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How Trump policies are triggering a state slugfest to woo business

  • President Trump is encouraging companies to move from state to state to get better deals.
  • Trump is pursuing a $1 trillion nationwide infrastructure plan at a time when states are placing more emphasis on roads, rails, ports and utilities as selling points to corporations.
  • Infrastructure and workforce — as the labor market skills gap widens — will be at the top of the list as CNBC crowns its Top State for Business 2017.

The gloves are off. States are fighting each other like never before to attract businesses and jobs.

We have been chronicling the battle between the 50 states for more than a decade in our annual America's Top States for Business ranking, but President Trump has taken it to a new level, egging on the states like no president before.

He signaled it even before taking office, announcing when then-President Elect Trump made his first big jobs deal with state incentives at United Technologies' Carrier air-conditioning plant in Indiana, that while his administration would make it difficult for companies to leave the country, "they can leave from state to state and they can negotiate good deals with the states and all of that."

President Donald Trump speaks at an event at the Carrier HVAC plant in Indianapolis on Dec. 1, 2016, during his election campaign.
Chris Bergin | Reuters
President Donald Trump speaks at an event at the Carrier HVAC plant in Indianapolis on Dec. 1, 2016, during his election campaign.

The states have eagerly taken up the challenge.

Trouble is, luring a company to set up shop in your state is not as easy as it once was, when a well-placed and sufficiently generous tax break or subsidy might have done the trick.

Nowadays before moving to a location, companies want to know what is already there.

What kind of workforce do you offer? How is the infrastructure? What is the quality of life?

Incentives and tax breaks are still important, but the cost of doing business is not the biggest battleground anymore. State competitiveness is, and always has been, a moving target.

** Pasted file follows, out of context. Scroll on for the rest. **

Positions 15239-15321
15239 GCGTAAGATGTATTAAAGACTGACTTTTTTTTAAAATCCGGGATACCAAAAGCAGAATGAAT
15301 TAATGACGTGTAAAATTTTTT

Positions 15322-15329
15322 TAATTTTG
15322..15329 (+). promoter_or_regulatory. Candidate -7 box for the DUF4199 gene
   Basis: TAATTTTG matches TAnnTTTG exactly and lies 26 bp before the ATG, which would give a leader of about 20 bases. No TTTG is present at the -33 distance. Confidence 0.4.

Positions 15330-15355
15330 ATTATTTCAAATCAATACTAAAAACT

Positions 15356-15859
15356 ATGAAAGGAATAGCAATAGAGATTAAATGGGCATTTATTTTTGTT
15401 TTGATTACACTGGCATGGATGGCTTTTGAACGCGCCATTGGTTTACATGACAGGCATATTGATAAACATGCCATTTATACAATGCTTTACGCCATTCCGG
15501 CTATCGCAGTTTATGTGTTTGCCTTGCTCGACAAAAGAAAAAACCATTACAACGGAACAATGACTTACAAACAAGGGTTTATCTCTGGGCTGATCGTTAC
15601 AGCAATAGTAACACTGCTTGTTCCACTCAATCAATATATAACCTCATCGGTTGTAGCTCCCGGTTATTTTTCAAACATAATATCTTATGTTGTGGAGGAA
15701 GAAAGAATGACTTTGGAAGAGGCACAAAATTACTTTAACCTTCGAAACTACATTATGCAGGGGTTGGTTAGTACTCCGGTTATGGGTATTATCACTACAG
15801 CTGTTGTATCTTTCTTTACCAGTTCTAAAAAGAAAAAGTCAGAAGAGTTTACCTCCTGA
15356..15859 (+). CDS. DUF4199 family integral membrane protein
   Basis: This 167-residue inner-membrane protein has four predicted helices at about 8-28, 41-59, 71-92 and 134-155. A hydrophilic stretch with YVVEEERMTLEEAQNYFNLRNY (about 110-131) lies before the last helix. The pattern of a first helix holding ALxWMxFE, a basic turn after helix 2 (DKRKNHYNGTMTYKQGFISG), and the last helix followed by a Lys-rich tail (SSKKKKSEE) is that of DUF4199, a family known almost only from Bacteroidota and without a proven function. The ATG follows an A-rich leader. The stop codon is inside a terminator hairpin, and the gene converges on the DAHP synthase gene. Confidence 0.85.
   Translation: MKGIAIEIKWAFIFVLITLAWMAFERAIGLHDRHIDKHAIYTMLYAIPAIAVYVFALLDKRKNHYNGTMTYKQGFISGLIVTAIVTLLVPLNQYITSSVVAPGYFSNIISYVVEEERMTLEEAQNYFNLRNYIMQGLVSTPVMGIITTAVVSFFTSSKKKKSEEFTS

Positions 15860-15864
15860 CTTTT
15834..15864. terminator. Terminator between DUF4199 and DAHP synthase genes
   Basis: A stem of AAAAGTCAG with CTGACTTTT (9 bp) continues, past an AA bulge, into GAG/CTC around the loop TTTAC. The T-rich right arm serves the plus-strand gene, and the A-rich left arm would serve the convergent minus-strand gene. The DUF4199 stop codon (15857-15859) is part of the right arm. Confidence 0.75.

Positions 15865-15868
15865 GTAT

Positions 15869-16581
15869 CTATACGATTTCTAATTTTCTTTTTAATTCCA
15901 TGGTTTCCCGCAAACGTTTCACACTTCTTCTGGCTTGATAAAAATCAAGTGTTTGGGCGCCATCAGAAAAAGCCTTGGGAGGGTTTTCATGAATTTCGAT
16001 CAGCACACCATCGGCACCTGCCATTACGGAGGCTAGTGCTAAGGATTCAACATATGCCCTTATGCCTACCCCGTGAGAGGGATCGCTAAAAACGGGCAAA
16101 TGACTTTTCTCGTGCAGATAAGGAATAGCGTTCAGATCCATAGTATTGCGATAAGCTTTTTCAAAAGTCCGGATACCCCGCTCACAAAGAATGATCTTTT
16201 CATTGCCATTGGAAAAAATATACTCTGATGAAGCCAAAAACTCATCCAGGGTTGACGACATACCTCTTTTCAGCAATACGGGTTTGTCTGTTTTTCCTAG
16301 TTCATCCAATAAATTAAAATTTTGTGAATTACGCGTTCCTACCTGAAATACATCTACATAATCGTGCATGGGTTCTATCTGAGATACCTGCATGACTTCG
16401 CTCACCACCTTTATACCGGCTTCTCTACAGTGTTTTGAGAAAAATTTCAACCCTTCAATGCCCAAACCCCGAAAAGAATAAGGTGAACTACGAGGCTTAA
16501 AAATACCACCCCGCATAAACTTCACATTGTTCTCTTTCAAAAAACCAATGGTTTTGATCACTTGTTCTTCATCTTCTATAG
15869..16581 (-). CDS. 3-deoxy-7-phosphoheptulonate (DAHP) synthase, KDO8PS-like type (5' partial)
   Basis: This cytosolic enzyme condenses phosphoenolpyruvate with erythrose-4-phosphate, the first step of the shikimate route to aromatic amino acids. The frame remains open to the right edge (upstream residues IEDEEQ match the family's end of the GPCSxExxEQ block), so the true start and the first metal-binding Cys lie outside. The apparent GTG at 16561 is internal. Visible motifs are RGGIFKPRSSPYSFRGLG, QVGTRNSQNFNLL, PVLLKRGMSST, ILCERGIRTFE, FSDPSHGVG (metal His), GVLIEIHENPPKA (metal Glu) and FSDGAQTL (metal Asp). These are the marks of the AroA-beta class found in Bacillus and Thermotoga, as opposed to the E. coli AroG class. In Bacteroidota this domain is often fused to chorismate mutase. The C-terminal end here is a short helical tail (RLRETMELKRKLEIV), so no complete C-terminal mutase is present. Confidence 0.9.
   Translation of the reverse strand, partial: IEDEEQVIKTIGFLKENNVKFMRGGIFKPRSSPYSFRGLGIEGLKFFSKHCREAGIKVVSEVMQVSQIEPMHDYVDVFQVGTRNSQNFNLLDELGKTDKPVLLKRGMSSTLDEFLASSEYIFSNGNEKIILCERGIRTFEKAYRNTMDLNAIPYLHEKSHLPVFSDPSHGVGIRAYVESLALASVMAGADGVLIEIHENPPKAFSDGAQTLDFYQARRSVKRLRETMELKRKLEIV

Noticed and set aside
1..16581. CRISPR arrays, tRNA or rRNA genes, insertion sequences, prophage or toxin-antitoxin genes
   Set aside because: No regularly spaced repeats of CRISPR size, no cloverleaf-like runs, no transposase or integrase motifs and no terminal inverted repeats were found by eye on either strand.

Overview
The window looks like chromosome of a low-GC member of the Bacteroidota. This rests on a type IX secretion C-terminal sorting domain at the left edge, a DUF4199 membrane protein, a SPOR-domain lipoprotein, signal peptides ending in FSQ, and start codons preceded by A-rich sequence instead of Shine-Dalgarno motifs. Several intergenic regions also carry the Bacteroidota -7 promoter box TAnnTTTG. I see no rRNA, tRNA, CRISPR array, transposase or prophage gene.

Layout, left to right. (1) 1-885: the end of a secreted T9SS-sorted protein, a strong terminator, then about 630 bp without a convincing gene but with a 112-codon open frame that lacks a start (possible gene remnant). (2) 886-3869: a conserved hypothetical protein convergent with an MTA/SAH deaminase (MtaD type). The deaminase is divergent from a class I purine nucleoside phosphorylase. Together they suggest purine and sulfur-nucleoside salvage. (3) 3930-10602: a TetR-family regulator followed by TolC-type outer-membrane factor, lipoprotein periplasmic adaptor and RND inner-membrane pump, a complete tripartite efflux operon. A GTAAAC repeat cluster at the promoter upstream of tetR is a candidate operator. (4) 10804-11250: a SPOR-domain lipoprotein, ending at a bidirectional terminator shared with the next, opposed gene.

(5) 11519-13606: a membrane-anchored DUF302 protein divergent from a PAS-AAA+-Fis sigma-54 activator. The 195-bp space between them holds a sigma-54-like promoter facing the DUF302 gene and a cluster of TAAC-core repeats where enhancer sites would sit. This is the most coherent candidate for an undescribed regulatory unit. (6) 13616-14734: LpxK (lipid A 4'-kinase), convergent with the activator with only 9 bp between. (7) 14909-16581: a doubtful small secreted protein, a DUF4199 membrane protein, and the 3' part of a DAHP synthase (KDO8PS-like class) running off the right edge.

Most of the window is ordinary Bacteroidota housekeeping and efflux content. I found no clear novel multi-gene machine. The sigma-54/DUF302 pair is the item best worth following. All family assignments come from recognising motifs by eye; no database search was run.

That is where our annual ranking comes in. Our methodology scores every state on 65 metrics across 10 categories of competitiveness — the most rigorous study of its kind. Our study is specifically designed to test the states on the qualities that matter the most to business in any given year. We do that by analyzing all of the states' sales pitches and weighting our categories accordingly. The more the states are talking about it, the harder we test for it.

A war for workers

Once again, in 2017, Workforce is the most important category in our study. States are touting their workforces more than ever, and with good reason. The National Federation of Independent Business reports nearly half the members it surveyed are finding few or no qualified applicants for positions they are trying to fill. The skills gap is big, and getting bigger.

Also taking on added importance this year is our Infrastructure category — another way President Trump is changing the game. With increasing talk about a $1 trillion national infrastructure program, more states are pointing to their existing infrastructure — roads, rails, ports, utilities, etc. — as selling points for business. So infrastructure carries more weight in this year's study.

The Top States are the best all-around performers. We also measure the states on Cost of Doing Business, Quality of Life, Economy, Technology and Innovation, Education, Business Friendliness, Access to Capital, and Cost of Living. No state is perfect, but the states that put it all together — or as much of it as possible — are America's Top States for Business.

However, our annual report includes far more than just numbers. We'll look at the unique issues facing the states this year, including widespread uncertainty about budgets, health care and immigration policy.

Of course, we want to hear from you. The hashtag, as always, is #TopStates.

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